After talking with leaders of different rights organisations, we decided eight days after the October 1, 2001 election to publish a Whitepaper on polls-related minority repression.* We first wanted to publish the Whitepaper with incidents taking place in three months, but the work was hampered after my arrest in November. After my release from the jail two months later, I learnt that a two-day international convention entitled 'Crime against Humanity' is going to be held in February 2002. The convention committee will also publish a document on post-election minority repression.
Several documents were made public at the convention held at Engineers Institute in Dhaka on February 14-15. Two of these were photographic document entitled 'Crime against Humanity: Repression on Religious Minority' and 'Chadarti Soriye Dao (Remove the Wrapper).
The newspaper information accommodated in Prof Zillur Rahman-led public inquiry commission are of the period of September December 2001. Reading report of the commission, one may get the impression that the minority repression centred the election, which stopped or died down after December.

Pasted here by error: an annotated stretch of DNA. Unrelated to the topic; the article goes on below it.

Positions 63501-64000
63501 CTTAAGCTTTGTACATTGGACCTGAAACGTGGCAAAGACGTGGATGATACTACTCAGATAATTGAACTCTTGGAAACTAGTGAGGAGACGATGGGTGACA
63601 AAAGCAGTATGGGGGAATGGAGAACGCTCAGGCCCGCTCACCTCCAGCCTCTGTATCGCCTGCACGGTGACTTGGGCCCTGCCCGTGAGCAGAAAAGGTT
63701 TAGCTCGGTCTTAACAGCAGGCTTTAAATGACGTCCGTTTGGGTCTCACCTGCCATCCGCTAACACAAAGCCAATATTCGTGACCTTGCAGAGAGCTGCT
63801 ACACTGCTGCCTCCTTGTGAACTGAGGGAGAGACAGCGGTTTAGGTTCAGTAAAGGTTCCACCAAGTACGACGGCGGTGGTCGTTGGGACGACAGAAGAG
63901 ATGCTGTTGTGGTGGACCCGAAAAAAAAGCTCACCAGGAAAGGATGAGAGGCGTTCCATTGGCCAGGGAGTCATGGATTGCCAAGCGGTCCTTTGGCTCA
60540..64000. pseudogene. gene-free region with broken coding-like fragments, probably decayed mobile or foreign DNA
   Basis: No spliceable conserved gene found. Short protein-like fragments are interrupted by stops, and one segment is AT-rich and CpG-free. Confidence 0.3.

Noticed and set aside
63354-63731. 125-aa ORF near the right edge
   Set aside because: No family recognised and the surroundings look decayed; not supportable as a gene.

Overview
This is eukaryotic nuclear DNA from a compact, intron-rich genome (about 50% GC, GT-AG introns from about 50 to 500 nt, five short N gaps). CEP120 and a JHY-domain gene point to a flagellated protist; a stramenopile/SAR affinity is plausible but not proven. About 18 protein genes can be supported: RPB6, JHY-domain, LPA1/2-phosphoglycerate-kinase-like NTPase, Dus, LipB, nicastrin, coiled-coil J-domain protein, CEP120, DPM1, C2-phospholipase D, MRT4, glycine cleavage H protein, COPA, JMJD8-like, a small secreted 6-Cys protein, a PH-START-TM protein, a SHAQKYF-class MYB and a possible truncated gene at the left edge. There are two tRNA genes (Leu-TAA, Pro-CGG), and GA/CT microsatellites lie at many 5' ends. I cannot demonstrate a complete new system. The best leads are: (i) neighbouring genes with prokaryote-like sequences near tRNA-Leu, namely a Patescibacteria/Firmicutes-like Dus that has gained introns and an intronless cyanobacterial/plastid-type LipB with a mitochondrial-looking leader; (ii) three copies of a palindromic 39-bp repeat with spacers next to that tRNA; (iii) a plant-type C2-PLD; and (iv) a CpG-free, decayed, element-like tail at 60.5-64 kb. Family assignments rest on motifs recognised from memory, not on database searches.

We learnt from newspapers and visiting different affected areas that the area of repression has increased although there was a low in number of the occurrences. Incidents of repression were reported six months or a year later from the areas where no such incident took place during the election. Minority repression spread to most parts of the country during Union Parishad election in February 2003. As the repression was on, we were worried about span of time of our Whitepaper. The repression began in mid-July of 2001 immediate after the caretaker government took over. We thought it would stop after the local government election. It was because public opinion against repression was getting stronger in one hand and international communities, expressing concern and resentment at this, asked the government to stop repression and bring the perpetrators to trial and punishment. We thought in the second phase to publish the Whitepaper with 500 days of repression. It is matter of strong regret that the repression has not stopped even after 1500 days. Since the Whitepaper needs a timeframe, we have limited collecting information of 1500 days of repression.